Here is a list of some elisions that may occur in informal speech. You are not expected to apply these in your own speech.
Elision of pre-consonantal /v/ is common in the weak forms of of and have, as in (I can take) care of myself /ˈkɛr ə maɪˈsɛlf/, (in my) neck of the woods /ˈnɛk ə ðə ˈwʊdz/, (You) should have seen (her) /ˈʃʊd ə ˈsiːn/. In informal writing, spellings like kinda, shoulda for kind of, should have are sometimes used to reflect this type of elision.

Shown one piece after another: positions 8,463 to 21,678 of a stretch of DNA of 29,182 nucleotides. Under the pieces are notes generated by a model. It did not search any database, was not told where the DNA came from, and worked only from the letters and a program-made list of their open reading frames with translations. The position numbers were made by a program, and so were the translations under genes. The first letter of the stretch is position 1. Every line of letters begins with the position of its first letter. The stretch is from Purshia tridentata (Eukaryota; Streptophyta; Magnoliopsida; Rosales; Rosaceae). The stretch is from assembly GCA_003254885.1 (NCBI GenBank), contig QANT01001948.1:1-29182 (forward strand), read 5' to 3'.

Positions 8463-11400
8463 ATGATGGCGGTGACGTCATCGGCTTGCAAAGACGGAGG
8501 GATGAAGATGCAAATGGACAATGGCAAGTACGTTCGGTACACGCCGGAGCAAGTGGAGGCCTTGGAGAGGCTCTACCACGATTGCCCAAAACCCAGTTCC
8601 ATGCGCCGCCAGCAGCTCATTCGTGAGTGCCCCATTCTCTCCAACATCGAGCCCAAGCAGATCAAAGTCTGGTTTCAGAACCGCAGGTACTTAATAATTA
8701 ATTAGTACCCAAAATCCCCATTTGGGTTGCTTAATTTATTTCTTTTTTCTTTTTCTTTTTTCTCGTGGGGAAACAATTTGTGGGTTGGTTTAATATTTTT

care of myself
neck of the woods
should have seen
In rapid styles, /ð/ may be realized as a dental nasal [n̪] after /m/, as in from there, from this: /frəmˈn̪ɛr, frəmˈn̪ɪs/.
Elision of /f/ is common in fifth, twelfth.
Before unstressed me, the verbs let, give lose their final consonant in informal styles: /lɛmi, gɪmi/.
In very rapid styles, flap deletion may occur, as in better /bɛər/, greatest /ˈgreɪəst/.
Finally, note that /k/ is normally elided in asked and /g/ frequently in recognize.